Patrick Gnazzo – Corporate Counsel – June 11, 2014
The general counsel and the chief ethics and compliance officer (CECO) are partners. And so is the CECO with all the other functions in an organization.
Every day the various functions in an organization work out ways in which they need to work together so that each can discharge its unique mandate. The CECO/GC relationship is no different, but some of the difficulty arises because of a lack of common understanding in the difference between “legal compliance” and the broader compliance framework and mandate that the CECO is expected to manage. Only when the general counsel community understands and accepts that difference can we have a meaningful conversation about how the two functions can work collaboratively and effectively together.
The problem with all the arguments that the CECO community hears from the GC and in- house legal community regarding compliance “ownership” centers specifically on “legal compliance.” CECOs have never said that the compliance organization should own legal compliance or take over any traditional legal role of the GC. In any organizational structure, there are multiple risk areas, in addition to those owned by the legal function that require subject-matter ownership. These include information technology, human resources, finance, treasury, safety, environmental, quality, security, engineering and more.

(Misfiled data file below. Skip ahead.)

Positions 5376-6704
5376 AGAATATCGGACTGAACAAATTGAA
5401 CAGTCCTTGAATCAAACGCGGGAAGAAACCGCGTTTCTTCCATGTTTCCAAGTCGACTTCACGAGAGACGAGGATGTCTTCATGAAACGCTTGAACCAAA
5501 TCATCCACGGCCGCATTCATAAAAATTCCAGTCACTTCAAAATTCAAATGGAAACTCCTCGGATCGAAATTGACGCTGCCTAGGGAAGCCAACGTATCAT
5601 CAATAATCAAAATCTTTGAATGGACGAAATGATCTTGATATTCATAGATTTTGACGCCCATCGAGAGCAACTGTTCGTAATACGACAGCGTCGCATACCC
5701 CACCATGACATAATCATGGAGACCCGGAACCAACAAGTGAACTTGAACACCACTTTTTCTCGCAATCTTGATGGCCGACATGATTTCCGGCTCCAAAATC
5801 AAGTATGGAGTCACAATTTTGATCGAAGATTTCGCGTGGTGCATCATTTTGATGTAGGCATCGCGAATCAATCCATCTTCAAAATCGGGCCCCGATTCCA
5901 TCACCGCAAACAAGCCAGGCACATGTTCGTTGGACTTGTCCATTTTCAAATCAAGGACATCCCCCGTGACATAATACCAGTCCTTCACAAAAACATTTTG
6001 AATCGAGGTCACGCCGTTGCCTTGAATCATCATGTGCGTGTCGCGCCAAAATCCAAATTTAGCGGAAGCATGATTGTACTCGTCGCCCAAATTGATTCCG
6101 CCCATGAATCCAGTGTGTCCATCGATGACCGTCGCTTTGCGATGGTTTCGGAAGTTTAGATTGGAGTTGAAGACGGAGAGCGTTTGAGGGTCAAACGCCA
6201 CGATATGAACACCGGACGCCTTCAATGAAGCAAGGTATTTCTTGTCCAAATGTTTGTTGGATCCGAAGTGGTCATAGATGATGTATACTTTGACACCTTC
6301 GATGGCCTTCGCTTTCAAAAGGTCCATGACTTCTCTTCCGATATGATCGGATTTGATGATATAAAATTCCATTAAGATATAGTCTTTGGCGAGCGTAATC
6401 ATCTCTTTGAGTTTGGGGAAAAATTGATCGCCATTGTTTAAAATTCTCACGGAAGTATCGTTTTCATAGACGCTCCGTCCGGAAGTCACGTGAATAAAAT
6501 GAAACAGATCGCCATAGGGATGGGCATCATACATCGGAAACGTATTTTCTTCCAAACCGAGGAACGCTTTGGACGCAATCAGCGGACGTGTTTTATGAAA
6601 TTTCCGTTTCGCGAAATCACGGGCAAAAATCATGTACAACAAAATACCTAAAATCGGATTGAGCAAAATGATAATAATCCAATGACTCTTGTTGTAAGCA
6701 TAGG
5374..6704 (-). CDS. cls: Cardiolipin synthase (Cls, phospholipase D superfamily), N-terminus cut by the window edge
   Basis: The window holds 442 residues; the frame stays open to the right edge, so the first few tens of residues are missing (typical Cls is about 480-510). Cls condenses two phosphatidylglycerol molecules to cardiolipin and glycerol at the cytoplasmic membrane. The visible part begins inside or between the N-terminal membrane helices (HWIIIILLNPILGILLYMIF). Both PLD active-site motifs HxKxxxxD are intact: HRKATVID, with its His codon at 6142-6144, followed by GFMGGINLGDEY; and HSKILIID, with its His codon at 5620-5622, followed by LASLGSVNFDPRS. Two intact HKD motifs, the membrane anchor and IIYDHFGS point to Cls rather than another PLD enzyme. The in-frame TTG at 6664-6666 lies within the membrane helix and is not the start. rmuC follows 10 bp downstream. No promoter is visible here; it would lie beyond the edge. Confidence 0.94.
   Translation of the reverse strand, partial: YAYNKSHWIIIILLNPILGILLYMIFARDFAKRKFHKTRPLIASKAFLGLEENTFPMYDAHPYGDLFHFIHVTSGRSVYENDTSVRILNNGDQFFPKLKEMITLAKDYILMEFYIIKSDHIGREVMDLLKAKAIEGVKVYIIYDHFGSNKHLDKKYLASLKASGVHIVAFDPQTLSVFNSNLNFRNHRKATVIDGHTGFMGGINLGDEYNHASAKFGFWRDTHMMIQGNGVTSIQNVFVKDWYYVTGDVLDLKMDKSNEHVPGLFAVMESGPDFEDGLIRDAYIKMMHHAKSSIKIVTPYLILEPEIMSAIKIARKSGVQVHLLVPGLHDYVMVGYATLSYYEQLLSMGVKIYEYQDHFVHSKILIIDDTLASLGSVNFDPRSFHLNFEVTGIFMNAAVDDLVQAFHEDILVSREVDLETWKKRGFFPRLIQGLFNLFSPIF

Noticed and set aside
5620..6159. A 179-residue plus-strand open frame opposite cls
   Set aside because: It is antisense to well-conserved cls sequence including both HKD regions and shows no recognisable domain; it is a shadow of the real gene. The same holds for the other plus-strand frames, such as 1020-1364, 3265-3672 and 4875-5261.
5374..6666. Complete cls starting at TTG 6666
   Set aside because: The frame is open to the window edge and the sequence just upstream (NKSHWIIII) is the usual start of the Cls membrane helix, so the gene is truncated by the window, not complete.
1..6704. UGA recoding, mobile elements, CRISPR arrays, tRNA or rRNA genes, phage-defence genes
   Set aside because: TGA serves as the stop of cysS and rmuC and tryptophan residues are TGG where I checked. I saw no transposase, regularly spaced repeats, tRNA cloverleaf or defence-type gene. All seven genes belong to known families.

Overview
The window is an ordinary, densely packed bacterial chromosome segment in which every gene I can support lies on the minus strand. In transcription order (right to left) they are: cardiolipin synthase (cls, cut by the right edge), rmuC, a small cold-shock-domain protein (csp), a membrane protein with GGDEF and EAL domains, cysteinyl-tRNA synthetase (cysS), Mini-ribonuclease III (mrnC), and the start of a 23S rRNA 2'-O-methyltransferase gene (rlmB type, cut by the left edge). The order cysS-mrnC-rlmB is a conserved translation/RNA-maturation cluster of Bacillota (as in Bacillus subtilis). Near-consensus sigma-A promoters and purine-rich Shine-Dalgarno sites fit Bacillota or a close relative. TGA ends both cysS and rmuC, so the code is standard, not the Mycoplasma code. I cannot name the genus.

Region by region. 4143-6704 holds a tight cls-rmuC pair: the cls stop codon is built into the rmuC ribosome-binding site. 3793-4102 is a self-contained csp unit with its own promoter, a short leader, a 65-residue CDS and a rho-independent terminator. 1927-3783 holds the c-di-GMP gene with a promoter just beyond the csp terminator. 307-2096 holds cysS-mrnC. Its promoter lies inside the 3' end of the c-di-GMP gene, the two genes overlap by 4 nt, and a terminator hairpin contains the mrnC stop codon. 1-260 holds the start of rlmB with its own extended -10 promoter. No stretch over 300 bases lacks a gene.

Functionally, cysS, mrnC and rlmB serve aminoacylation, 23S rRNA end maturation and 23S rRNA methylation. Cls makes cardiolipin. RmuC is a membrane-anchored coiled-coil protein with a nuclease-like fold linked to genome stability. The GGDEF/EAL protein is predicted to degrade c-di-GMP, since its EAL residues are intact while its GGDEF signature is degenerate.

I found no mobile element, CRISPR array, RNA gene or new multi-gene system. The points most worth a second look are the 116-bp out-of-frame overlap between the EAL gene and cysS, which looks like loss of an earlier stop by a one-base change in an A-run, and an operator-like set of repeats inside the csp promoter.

. . .